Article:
Construction will continue into 2020 but the University of Delaware has already put its stamp on the future economy of Delaware in the slabs of concrete and steel beams along South College Avenue.
Governor John Carney wrapped up a three-stop college tour with a showing of the work that's been done on the upcoming bio-pharmaceutical building on the University of Delaware's Star Campus.
"This is the future," said Carney. "Our success, as a state, is going to rely heavily on a quality science and technology-based workforce and that's what this campus is all about."
He toured the four levels of the construction site that is still roughly a year away from completion, but liked the work that he's seen from the open space that was occupying the land before the renovations began.
"I'm very impressed by this building and the other facilities along with the Chemours facility right next door," he added. "Half of a billion dollars over the last couple of months--that's really important, and the work being done in this building--half Delaware workers is great."
The building may be coming together, but students like third-year Ph.D. student Margot Farham are looking forward to the finished product.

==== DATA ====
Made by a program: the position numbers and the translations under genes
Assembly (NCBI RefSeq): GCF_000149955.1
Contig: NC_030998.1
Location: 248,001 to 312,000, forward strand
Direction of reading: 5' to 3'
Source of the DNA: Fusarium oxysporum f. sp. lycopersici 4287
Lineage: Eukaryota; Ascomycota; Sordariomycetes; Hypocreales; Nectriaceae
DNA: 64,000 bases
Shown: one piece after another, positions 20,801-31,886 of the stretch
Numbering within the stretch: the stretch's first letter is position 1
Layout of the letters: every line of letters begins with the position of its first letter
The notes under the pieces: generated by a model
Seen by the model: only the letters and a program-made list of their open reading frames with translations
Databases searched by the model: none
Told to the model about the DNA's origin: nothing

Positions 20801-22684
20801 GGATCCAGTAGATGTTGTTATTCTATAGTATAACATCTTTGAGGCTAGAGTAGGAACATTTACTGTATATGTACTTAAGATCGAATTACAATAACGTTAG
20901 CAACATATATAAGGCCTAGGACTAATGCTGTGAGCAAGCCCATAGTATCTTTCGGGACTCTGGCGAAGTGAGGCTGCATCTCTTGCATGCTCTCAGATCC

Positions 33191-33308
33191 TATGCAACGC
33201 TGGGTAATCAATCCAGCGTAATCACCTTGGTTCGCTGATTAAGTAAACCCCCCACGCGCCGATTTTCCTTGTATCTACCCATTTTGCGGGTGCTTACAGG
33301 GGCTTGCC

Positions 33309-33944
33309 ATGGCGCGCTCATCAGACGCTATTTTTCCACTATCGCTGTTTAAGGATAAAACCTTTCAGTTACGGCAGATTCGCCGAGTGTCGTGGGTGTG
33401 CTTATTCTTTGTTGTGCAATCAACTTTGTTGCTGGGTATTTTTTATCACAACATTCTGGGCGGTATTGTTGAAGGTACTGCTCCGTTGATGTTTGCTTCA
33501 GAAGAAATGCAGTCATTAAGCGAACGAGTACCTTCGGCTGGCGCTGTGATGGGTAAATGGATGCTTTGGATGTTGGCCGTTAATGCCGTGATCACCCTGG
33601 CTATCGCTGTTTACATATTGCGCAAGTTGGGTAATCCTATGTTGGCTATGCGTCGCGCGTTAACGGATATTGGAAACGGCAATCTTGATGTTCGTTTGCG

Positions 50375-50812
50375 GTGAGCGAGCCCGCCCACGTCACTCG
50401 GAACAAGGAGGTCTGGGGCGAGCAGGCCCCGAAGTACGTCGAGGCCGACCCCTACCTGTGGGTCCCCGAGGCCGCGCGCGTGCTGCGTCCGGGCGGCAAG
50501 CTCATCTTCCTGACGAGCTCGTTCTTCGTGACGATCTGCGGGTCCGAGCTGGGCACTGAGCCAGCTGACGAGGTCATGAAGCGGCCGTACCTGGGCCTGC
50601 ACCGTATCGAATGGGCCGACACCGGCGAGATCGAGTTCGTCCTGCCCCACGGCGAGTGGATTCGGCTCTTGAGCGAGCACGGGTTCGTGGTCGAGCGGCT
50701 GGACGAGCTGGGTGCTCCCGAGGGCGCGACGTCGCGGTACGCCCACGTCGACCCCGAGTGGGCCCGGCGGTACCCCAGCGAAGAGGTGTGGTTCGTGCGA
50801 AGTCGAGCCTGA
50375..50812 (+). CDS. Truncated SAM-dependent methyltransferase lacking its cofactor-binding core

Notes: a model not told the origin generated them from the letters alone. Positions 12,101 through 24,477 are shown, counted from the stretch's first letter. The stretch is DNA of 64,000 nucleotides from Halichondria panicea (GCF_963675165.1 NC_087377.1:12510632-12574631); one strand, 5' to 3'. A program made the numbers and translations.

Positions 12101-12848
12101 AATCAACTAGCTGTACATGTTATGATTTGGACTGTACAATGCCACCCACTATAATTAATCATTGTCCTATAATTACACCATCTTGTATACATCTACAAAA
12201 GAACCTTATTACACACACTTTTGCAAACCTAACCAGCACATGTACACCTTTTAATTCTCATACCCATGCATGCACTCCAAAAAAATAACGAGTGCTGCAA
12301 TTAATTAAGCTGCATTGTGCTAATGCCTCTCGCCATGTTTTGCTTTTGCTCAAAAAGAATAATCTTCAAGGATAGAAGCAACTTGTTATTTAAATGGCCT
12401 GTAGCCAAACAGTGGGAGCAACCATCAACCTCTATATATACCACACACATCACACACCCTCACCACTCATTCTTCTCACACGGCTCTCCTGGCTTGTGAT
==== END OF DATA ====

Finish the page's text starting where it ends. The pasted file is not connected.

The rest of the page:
"I'm in the biomedical engineering department and right now, we are spread out all over campus. We have some offices in the tech park, some in the tech park and others over here at Star," said Farham. "For us, this building is going to be a big hub. A lot of our labs use the bio-imaging core, which is over at DBI, so having DBI here will also be very beneficial for us. Everything will be in one place--we'll have all of our microscopes and our equipment all together. I think it will foster more collaborations for future research."
It's students like Farham that Carney believes are the direction that the First State's economy needs to head in order to be a success and grow out of the status of being an estock state.
"In the long term, for the future of our state, in terms of the workforce and technology--I really believe that there's a future for advanced biopharmaceutical manufacturing," he said while citing the NIMBLE grant that will allow more work in that field. "It's just really exciting to see this. This used to be an automobile manufacturing facility, which in some ways represents the past, in terms of the economy of Delaware and this is the future."